“That annoys me no end,” says Cronenberg. “David Lynch got a nomination for directing Blue Velvet, which was a big shock because it was such an extreme film.” He adds that director Paul Schrader, who wrote Taxi Driver, said it was “the best-directed film he had ever seen, and Bernardo Bertolucci [Last Tango in Paris] told me it was a religious masterpiece. So that’s two votes right there— and I’d vote for it.”

Meanwhile, Cronenberg remains skeptical about Fine Line’s commitment to release the movie in March. “I’m still not convinced,” he says. “They’ve also denied that Ted Turner had anything to do with the release schedule, and I know that to be a lie. Turner’s rancor about the film is deep, and it’s not a money thing, because the movie has proved it can make money.” The Crash cast is very upset by the delay,” he adds. Holly Hunter has called Turner’s treatment of the film an act of “cultural fascism.” Casting further uncertainty over the release are reports that Time-Warner is seeking to sell both New Line and Fine Line. “Basically, we feel that New Line executives are no longer in control,” says Cronenberg. “Now, they’re serving two masters: Time-Warner and Turner. They’re in an untenable position. And it seems to be getting more untenable by the minute. They don’t know where they’re going to be, and they’re putting on a brave front.”

If and when Crash hits U.S. theatres, Fine Line has agreed that it should carry an NC-17 rating, which cuts off access to some major advertising outlets, theatres and video chains. Cronenberg cut a version for Blockbuster Video that would comply with an American R-rating (permissible for children accompanied by adults). “But part of it was an experiment to see what the R-rated version would look like,” he says. “It’s 10 full minutes shorter. And that doesn’t make any sense to me.” Adds the director: “The NC-17 rating carries a stigma that is completely undeserved. But if you want an R-rating, you have to consider that a five-year-old can see it.”

Crash is not the only Canadian movie that has run into trouble with the American rating system. Last year, the Motion Picture Association of America, the ratings umpire, asked Toronto director Patricia Rozema to make cuts to her lesbian romance, When Night is Falling, to avoid the NC-17 brand. “If it were a heterosexual love story, they wouldn’t have thought twice about it,” says Rozema, recalling her negotiations with the MPAA. But, to avoid appearing homophobic, the MPAA focused on the movie’s one heterosexual love scene, she says. “It was a hilarious process where they tried to indicate what they found offensive—you can only have a certain number of thrusts.” In the end, Rozema declined to make the cuts and her U.S. distributor, October Films, released the movie unrated. The moral context for sexual content carries significant weight in the eyes of the MPAA, according to Rozema. “Even Basic Instinct could be tolerated to a greater degree because it was a cautionary tale of vicious killer dykes, whereas the entire context of my film is that these were regular folks and that love was a beautiful thing.”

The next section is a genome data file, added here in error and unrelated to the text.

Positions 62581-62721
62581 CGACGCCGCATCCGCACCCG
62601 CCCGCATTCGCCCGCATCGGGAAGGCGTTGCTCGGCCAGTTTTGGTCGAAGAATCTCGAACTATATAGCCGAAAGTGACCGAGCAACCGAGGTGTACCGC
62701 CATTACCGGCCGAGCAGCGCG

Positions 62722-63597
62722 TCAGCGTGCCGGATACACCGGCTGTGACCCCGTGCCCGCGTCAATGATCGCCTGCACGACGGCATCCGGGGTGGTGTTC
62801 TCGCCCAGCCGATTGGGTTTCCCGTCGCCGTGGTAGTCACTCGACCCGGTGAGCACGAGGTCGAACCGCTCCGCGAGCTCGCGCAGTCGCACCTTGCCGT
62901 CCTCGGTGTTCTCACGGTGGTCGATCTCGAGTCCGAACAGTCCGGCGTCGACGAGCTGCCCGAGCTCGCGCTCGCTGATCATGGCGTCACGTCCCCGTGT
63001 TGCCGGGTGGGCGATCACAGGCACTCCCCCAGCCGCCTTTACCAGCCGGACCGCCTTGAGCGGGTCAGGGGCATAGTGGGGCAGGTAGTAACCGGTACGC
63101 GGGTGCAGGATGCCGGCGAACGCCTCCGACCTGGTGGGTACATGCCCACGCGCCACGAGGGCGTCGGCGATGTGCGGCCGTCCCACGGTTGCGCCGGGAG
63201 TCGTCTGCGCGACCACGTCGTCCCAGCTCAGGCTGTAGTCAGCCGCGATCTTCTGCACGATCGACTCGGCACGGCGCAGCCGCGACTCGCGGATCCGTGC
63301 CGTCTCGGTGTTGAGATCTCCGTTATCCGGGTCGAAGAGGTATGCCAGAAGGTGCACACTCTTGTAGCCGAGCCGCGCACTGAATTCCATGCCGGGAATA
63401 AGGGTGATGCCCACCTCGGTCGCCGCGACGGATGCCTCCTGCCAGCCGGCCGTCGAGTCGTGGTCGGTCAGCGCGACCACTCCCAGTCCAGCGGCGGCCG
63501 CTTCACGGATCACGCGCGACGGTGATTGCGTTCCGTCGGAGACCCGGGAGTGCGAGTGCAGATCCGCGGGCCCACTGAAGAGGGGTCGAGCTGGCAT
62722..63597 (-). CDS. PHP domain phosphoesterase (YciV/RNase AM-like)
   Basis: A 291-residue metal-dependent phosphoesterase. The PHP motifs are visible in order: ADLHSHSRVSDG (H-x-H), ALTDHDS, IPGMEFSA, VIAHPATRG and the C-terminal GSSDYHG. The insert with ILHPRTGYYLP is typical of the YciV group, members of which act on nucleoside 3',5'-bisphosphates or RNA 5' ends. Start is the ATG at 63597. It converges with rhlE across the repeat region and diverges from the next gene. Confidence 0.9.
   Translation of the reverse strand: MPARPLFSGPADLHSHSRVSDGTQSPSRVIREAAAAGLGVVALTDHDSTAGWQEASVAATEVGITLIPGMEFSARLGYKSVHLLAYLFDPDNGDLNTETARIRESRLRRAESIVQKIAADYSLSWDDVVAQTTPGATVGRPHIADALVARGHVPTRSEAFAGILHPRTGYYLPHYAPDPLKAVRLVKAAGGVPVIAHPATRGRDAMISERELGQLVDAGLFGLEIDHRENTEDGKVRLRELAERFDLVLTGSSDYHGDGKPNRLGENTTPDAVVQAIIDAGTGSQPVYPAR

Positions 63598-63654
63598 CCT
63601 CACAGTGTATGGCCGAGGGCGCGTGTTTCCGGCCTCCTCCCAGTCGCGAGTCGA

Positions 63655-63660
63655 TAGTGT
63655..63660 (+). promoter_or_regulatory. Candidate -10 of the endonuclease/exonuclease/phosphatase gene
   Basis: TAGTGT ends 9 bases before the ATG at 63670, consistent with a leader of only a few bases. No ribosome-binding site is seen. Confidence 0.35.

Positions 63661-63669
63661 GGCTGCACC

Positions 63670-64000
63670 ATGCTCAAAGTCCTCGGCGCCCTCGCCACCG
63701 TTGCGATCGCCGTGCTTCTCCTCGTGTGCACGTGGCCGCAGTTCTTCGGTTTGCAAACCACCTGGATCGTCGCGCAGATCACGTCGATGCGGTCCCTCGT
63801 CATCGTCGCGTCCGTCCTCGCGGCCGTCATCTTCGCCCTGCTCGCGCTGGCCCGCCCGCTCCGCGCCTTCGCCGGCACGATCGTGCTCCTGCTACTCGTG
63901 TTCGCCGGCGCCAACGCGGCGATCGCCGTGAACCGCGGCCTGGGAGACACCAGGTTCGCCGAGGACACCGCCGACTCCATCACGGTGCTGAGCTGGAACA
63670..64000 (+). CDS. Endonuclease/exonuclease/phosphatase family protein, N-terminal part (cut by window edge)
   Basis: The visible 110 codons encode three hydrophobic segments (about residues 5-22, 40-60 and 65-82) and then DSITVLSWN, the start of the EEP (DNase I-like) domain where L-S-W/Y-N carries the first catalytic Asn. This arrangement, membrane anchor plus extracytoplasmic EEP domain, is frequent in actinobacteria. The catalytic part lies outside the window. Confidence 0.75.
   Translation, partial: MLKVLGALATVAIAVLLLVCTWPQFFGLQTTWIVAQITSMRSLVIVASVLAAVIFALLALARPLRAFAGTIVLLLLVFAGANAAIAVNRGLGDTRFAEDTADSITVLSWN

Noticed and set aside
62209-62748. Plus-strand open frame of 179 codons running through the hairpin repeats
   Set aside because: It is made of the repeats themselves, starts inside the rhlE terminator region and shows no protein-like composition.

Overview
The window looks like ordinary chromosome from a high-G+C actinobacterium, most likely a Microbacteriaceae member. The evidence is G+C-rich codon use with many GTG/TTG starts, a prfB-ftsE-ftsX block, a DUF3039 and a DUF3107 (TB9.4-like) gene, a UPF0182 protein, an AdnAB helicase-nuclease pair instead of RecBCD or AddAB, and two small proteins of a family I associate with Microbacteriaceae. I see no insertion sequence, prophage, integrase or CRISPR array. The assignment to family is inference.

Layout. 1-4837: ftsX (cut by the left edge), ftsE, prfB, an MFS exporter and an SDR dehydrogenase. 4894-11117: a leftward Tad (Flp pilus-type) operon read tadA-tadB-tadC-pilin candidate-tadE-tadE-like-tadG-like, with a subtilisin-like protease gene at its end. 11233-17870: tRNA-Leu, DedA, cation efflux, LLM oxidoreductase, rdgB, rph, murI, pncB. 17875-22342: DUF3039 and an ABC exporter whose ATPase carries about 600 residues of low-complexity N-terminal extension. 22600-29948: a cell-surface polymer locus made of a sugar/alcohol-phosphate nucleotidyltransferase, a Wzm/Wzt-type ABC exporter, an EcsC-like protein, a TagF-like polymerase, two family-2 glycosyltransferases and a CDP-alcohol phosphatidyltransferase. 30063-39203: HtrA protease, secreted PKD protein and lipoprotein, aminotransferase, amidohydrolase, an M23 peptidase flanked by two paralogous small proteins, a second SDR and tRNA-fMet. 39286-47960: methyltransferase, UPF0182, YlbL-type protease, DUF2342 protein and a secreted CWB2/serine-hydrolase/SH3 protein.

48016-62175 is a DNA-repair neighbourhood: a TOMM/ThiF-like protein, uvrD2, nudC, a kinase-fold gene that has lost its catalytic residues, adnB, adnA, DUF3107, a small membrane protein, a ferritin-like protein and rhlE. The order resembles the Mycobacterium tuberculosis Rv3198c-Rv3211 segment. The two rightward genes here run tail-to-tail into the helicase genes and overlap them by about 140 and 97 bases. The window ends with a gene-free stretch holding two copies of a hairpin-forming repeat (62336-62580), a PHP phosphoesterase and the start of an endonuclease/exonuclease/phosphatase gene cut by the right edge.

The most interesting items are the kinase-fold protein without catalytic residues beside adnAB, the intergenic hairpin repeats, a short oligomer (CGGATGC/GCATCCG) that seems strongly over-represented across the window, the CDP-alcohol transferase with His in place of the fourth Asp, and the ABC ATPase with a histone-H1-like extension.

As Rozema’s distributor, Ray deplores his country’s double standard for sex and violence. “We live in a culture that celebrates violence, and tolerates it,” he says. “But sex tends to scare people. It’s OK to put a gun to a woman’s head in a movie advertisement, but to touch a woman’s breast is taboo. And I think that’s sick.”

October Films has released several NC-17 films, including Abel Ferrara’s 1995 vampire movie, The Addiction. And it had to make a cut to avoid an NC-17 for Breaking the Waves, Danish director Lars von Triers’s brilliant melodrama about a disabled oil-rig worker who drives his bride to sexual degradation. The movie contains a brutal rape scene. But all the MPAA wanted cut, says Ray, was a tender moment between the newlyweds in which she touches his penis.”

The MPAA ratings system was created by the Hollywood studios to police themselves. But as certain media titans, such as Ted Turner, take their moral leadership to heart, there may be less and less room for disturbing content in film and television. Last year, Disney demanded that Miramax make cuts to Kids, an acclaimed movie about teenage sexuality, before finally allowing its subsidiary to release it through another company altogether. And, according to the show business bible Variety, Turner is obstructing even international sales of Huston’s Bastard Out of Carolina, which contains graphic scenes of child rape and repeated physical abuse.

Meanwhile, Cronenberg, a mild-mannered provocateur from a mild-mannered nation, has confounded an American mogul’s code of cinematic decency with one the most provocative films of the decade. Canada has been importing screen violence from the United States for years. By exporting sex, if the gods see fit, perhaps it can improve the balance of trade.